When Devaney is at his best, he changes speeds and uses his curveball and changeup to give the appearance of more velocity. But this season, he had to force more curveballs so hitters would not sit on his fastball. It was a strategy that proved counterproductive because of the pain in his elbow.

"I felt that my curveball had to be on this season because of what I was lacking in my fastball. I overthrew my curveball and expected too much from it. It's my best pitch because when I use it off my fastball and without that fastball the curveball wasn't really there. With my fastball coming back, my curveball should get back to being the strikeout pitch that it has been my first three years," he explained.

His start on July 21, in which he gave up five earned runs in four innings, was his last before a month-long stint on the disabled list. The pain became too much and rather than risk further injury, he was shutdown. He made three more starts and a relief appearance upon his return, allowing six earned runs and 16.1 innings pitched. Most importantly, Devaney felt like his old self again.

"When I went on the DL, my main focus was to not throw until I didn't have to alter anything. I took more time off than I originally thought, so when I finally came back in the season, I felt a lot better and more of what I can do and how I'm suppose to throw," he said.

This winter, Devaney will work extensively on his lower half to build more leg strength so that he can pitch more with his body and less with his arm. Through that work, he hopes to attain a touch more velocity and more break on his curveball. Never before had Devaney dealt with such injury or adversity, and he acknowledges this winter will be imperative to elevate his game to become more than a respected system pitcher.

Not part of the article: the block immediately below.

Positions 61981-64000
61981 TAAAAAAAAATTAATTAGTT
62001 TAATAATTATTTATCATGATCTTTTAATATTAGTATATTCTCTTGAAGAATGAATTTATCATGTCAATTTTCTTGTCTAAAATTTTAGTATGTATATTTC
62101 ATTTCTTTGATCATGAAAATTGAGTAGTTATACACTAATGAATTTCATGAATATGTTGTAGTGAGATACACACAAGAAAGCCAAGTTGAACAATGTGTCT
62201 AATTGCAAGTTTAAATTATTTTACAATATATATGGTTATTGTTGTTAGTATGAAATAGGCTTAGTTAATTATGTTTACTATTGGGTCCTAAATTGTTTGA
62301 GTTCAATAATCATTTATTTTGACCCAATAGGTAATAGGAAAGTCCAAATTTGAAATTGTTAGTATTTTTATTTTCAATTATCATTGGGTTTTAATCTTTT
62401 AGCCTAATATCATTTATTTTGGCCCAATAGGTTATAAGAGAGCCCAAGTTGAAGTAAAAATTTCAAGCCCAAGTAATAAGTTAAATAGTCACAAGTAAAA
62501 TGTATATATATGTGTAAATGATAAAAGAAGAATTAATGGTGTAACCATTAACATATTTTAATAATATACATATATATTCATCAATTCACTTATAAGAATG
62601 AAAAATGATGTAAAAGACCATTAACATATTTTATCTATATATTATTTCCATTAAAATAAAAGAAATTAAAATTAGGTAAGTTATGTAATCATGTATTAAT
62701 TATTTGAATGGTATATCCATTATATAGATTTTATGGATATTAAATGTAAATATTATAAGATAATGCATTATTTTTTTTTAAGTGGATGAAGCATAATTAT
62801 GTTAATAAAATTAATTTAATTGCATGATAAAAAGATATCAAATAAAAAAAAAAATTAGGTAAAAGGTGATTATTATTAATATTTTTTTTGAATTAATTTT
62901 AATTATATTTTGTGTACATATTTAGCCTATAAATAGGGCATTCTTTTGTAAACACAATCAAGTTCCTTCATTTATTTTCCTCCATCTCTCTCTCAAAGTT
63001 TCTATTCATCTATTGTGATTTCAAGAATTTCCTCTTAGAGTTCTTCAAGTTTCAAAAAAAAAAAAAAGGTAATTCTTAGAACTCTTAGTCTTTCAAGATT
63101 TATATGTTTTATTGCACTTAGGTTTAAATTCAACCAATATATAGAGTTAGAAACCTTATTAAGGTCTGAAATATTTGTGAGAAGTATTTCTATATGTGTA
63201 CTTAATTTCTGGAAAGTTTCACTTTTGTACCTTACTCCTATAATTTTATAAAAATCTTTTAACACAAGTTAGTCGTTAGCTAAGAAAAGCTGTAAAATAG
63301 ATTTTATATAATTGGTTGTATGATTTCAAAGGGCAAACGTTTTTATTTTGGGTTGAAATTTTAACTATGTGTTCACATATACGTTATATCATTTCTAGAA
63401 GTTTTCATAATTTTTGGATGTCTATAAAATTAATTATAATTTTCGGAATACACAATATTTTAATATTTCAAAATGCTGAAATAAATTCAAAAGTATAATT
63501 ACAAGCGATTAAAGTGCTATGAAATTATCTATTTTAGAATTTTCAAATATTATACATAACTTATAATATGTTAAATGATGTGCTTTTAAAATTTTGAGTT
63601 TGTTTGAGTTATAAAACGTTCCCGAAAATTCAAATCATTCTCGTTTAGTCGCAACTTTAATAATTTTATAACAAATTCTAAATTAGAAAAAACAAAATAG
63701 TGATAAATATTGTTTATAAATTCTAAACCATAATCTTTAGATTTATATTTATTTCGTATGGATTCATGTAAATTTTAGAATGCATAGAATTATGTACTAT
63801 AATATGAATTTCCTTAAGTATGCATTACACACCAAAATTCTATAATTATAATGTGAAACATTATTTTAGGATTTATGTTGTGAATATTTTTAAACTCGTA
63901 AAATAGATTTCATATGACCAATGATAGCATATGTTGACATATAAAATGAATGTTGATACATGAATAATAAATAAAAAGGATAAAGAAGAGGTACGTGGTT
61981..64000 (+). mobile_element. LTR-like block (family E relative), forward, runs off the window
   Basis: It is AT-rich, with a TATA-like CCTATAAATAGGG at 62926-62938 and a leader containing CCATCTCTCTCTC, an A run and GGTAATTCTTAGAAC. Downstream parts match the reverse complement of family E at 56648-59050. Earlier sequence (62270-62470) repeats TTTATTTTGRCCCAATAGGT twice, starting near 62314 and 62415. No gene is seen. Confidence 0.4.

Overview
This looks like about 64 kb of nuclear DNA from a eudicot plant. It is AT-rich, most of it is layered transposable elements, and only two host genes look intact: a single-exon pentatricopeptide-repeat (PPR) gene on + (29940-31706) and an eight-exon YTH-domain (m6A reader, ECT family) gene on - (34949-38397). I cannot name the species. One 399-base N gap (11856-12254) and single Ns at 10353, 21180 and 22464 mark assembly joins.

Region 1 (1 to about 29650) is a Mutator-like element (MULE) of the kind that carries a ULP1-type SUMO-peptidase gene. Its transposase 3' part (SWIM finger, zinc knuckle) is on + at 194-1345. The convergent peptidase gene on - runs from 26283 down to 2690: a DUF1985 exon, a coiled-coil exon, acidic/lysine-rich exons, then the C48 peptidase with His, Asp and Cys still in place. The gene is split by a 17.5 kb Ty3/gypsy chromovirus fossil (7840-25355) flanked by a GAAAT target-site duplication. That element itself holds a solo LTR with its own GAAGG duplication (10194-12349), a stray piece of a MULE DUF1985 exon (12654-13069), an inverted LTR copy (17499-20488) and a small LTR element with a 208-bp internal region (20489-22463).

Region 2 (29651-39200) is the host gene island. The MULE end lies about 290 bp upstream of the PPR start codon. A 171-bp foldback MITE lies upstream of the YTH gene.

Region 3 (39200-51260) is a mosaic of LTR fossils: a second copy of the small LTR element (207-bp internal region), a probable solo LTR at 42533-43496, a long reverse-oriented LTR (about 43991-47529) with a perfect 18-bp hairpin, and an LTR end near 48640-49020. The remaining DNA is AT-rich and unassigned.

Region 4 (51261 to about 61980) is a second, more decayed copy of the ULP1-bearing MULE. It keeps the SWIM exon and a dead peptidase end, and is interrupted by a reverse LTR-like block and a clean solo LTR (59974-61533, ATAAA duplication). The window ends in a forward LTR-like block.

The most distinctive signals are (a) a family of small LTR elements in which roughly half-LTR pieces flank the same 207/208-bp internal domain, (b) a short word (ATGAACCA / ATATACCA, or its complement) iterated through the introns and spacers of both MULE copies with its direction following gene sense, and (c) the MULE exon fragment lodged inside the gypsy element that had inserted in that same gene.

"This is the first winter where I'll be real focused on my lower body. I haven't had to deal with injuries really ever until this year, so I need to make sure I come in healthy and have a chance to succeed. I'm not gifted enough to throw when I'm not 100 percent. If I can't get to 100 percent, I'm probably wasting my time," he said.

2007 was a gut check for Devaney. Yet his mentality is perseveringly strong and Devaney will not let an injury plagued, erratic season slow him down. Coaches and scouts know he offers, now it will be a matter of coming back healthy and improving upon his existing skills.

"Basically, I'm going to try to flush away last year and start fresh again," he said. "I think if I come into spring training with a stronger lower body and show everybody a fastball that I'm comfortable throwing; I'm going to get my shot at New Orleans or wherever. I think I need to come in and show something different than last year and force them to move me—that's the goal."